Typhoons Add To Troubles For Asian Ports Already Suffering Congestion

Date: Thursday, September 10, 2020
Source: The Load Star

Typhoons Add To Troubles For Asian Ports Already Suffering Congestion

Back-to-back typhoons and surging shipping demand have meant lengthy vessel delays for ocean freight out of Asia.

According to Resilience360, Typhoon Haishen made landfall south-east of Gangneung in South Korea on 7 September, following Typhoon Maysak, which struck near the port of Busan on 3 September with winds of 100 mph.

“Supply chains in east Asia are still facing impacts ranging from congested ports to closed production plants,” Resilience360 said.

“Due to the short interval between the typhoons, ports have been unable to reduce backlogs at container terminals and closures forced by Typhoon Haishen will further add to the congestion.”

The ports of Busan and Gwangyang have experienced five days of waiting times for incoming vessels, Resilience360 noted, while in China, Shanghai and Ningbo are also dealing with congestion issues.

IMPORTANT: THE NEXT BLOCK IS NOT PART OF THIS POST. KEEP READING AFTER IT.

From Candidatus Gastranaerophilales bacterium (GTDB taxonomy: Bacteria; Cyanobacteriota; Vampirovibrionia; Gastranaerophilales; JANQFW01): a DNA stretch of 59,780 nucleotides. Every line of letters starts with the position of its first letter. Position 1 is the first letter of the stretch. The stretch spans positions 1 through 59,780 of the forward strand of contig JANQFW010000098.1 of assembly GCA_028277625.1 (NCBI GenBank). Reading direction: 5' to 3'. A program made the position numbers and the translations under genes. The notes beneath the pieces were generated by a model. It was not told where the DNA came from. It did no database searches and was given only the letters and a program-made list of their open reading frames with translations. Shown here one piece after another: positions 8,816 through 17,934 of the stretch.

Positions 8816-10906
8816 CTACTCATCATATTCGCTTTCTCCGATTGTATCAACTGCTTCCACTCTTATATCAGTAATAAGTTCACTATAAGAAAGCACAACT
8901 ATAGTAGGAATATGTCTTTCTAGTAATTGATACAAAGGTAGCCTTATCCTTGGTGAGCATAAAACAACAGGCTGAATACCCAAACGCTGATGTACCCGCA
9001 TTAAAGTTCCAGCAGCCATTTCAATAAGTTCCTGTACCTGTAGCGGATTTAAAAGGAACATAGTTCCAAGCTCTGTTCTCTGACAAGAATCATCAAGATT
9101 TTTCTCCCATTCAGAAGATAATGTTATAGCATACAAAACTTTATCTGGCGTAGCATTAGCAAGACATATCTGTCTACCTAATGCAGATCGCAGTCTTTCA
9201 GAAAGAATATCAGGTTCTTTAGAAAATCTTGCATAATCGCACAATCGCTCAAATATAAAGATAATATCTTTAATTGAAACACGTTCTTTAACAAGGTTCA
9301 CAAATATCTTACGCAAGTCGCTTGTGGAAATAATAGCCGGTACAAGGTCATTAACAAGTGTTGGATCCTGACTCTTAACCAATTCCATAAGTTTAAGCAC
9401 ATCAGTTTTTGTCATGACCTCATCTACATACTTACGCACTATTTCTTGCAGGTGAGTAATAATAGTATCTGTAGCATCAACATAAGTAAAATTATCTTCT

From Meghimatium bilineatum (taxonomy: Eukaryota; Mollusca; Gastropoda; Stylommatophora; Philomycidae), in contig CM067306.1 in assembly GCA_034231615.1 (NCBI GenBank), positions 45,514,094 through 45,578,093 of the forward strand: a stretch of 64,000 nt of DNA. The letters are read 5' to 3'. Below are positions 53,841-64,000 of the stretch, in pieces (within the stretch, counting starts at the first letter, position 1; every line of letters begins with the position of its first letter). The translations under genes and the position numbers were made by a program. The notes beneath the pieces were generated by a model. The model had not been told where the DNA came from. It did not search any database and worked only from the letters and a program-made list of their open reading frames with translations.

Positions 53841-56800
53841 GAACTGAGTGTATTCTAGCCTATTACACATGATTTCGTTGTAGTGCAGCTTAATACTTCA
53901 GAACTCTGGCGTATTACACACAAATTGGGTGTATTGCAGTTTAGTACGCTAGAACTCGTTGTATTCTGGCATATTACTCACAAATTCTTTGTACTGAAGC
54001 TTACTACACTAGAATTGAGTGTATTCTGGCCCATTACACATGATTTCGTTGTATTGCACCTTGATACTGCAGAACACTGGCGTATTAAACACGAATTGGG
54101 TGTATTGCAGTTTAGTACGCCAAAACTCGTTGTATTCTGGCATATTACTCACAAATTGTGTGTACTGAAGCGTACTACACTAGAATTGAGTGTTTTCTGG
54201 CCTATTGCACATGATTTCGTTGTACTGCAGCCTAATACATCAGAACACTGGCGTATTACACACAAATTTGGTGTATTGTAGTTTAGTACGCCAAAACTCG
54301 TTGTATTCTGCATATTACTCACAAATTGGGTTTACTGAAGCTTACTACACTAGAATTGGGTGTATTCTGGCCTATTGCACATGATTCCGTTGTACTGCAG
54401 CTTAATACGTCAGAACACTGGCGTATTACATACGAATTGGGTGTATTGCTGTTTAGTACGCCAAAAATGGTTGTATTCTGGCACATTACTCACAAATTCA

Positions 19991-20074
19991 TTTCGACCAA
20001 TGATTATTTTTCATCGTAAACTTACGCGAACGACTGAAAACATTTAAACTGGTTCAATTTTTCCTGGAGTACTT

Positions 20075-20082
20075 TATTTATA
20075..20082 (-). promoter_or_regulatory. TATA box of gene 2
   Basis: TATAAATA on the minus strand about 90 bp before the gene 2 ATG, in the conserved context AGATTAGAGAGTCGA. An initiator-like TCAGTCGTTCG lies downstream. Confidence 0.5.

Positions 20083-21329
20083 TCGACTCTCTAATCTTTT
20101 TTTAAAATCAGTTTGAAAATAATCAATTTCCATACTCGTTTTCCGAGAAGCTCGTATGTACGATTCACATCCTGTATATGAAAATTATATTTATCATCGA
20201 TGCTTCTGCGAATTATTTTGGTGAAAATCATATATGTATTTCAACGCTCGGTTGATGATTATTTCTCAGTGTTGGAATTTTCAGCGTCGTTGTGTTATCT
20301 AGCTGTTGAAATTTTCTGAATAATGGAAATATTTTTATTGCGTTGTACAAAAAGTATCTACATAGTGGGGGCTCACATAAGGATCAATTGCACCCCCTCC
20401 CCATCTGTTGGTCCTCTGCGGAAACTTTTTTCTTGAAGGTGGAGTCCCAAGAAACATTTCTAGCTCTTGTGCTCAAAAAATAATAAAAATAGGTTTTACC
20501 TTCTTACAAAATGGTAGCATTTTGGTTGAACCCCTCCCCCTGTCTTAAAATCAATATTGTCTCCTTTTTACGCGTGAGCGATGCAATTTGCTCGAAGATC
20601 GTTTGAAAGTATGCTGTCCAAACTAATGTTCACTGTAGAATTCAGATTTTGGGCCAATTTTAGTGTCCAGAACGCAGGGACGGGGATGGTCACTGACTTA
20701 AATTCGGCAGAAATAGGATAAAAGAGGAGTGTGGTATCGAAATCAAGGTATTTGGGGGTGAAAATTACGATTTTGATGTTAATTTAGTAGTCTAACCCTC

“Shipping lines reported waiting times of 36-48 hours at terminals in Shanghai and 24-48 hours in Ningbo, ahead of Typhoon Haishen last weekend. Both ports were closed for at least 24 hours on September 6 and 7, likely worsening congestion levels as well,” it added.

Surging demand for ocean freight space out of China, ahead of October’s Golden Week holiday, is creating delays, too, both in China and South-east Asia.

“We’ve seen vessel delays in Shanghai, Qingdao, and also Cat Lai in Ho Chi Minh City,” explained Peter Sundara, head of ocean Asia Pacific regions at Scan Global Logistics. “There’s been a huge pick-up in volumes, especially for Asia-Europe and transpacific trades.”

He said the surge in cargo was driven by demand to replenish depleted inventory, Christmas orders and the cargo rush ahead of Golden Week.

Furthermore, Mr Sundara noted, intra-Asia volumes had also been strong, which was adding to “vessel bunching” in the major ports in China and Vietnam.

“There’s congestion in the Philippines too,” he added. “While it’s not uncommon to have port congestion in Manila, there are laden containers still lying in terminals there, which have not been collected by consignees.

“We are also facing an equipment shortage, especially for 40ft boxes in China and Vietnam.”

 

[Read from the original source.] 

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